Many Christians often refer to Mormonism as a cult. This may come from observing their exotic teachings or particular practices outside of Christianity’s norm. Cults are often associated with brainwashing, fraudulent claims, and isolationism, which are all real concerns that well-intentioned Christians may have for Mormons. However, the term cult often carries a negative connotation.
I would suggest that using this term may not only hurt the way our witness is received, but it can also negatively shape the way our witness is sent.
- If I view Mormonism primarily as a cult, then I’m likely to highlight historical inaccuracies.
- If I view Mormonism as a cult, then I’ll probably want to debate doctrine.
- If I view Mormonism as a cult, I’m prone to take an approach that may seem like an attack.
These methods often result in expanding the divide rather than building a bridge across it.
Have you ever imagined what it would be like to do mission work on the other side of the world?
There would be new sights and smells. You could try fascinating foods. Perhaps you hear people speaking in a different language. As you are immersed in that culture, you might observe different responses to scenarios than you are accustomed to. As you gain friends, you would learn about different emphases and values within that culture. Yet, all along, you would expect there to be cultural obstacles to overcome because, after all, you’re in another country.
Yet when we do mission work within our own country, including reaching out to Mormons, many don’t anticipate those differences. We expect people to think and react like we do. Unfortunately, this can lead people to talk past each other – and sadly, sometimes they don’t even know it!
The apostle Paul recognized the importance of reaching people where they’re at. He observed the culture to understand better opportunities to share the gospel. When he addressed Jewish listeners, he began with Scripture. When he addressed Gentiles, he quoted Greek poets and appealed to the unknown god (Acts 17:16ff).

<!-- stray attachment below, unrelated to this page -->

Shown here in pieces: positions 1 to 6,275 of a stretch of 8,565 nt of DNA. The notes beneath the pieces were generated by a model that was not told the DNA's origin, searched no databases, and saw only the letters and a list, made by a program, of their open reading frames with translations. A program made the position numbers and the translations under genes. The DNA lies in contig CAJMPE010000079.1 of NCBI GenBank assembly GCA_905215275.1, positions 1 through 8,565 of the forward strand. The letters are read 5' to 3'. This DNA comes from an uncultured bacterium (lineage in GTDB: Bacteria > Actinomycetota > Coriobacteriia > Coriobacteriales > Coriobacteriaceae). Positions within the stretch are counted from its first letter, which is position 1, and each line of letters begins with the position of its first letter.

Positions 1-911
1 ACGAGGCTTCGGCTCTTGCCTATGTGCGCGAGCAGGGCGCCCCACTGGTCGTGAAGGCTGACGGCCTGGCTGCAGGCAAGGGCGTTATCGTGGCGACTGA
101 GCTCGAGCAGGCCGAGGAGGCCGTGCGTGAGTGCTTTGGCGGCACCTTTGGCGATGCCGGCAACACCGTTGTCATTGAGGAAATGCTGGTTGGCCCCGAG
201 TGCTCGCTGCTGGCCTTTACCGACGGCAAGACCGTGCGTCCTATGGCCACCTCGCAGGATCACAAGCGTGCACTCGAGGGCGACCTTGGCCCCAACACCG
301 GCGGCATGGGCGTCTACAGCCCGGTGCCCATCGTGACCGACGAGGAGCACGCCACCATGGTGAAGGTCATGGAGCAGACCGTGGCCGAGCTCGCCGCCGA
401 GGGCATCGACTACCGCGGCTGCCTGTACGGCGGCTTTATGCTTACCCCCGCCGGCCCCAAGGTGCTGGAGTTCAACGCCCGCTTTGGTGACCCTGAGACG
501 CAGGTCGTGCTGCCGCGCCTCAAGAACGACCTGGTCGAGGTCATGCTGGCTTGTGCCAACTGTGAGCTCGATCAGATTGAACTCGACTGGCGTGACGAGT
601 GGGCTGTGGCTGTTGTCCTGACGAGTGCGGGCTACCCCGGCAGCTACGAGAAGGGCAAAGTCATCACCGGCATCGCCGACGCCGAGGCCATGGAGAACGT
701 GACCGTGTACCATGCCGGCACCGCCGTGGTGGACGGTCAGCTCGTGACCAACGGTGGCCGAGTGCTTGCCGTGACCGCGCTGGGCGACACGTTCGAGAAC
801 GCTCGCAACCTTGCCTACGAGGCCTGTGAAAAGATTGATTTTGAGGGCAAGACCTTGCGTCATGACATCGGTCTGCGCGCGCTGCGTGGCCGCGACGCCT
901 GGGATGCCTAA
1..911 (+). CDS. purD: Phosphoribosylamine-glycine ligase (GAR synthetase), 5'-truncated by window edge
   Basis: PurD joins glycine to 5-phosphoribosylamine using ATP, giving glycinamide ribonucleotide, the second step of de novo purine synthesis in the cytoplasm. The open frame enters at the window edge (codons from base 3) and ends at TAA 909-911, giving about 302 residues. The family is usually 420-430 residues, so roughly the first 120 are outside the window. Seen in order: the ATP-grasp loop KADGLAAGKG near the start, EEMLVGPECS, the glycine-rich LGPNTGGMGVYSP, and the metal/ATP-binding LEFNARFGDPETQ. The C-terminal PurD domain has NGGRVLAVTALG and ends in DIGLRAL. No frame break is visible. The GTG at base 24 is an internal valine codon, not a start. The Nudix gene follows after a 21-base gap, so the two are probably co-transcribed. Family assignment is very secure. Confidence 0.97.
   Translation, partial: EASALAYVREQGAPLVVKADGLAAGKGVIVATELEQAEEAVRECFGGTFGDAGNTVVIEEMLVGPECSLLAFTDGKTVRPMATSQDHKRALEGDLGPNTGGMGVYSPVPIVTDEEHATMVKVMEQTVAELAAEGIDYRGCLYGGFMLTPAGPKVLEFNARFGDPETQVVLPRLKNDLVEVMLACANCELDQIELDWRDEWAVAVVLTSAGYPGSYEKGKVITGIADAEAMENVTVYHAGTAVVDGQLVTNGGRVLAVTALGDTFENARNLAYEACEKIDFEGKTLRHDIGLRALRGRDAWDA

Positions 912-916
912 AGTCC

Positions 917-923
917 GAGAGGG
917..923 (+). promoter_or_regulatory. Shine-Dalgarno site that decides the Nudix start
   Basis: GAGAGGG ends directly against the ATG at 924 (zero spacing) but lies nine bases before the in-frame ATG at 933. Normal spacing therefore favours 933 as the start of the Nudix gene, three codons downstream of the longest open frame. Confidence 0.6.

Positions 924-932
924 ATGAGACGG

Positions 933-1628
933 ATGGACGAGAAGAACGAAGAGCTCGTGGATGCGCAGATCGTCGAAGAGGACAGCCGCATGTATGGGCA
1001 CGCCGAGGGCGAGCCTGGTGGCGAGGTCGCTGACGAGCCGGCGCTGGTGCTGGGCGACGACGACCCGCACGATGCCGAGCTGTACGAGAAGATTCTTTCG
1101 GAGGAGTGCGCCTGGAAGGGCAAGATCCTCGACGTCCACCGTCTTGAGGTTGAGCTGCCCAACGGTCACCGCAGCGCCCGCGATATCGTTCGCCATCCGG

“Though I am free and belong to no man, I make myself a slave to everyone, to win as many as possible. To the Jews I became like a Jew, to win the Jews…. To the weak I became weak, to win the weak. I have become all things to all men so that by all possible means I might save some.”1 Corinthians 9:19-20,22
- If I view Mormonism as a culture, I will take the time to get to know them.
- If I view Mormonism as a culture, I will be patient in the process.
- If I view Mormonism as a culture, it will drive me to better understand their unique needs and how best to reach them.
Mormons have a unique culture. They often present their teachings in story form. They use unique language and definitions. They have unique clothing (temple garments) and food (avoiding coffee and tea). They have their own holiday (cp. Pioneer Day). They often carry tremendous pressure to prove themselves worthy. These are just a few examples of culture to bear in mind as you witness.
To be clear, the message must not change. Only the gospel has the power to change hearts. The Spirit sets us free. However, the way we share that message to the unique culture and needs of the people we’re reaching will change.
Is Mormonism a cult or a culture? How you answer that may depend on whether you want to win a debate or reach lost souls. Pray that many more Christians have a heart of compassion to personally get to know them and then boldly share Christ’s love.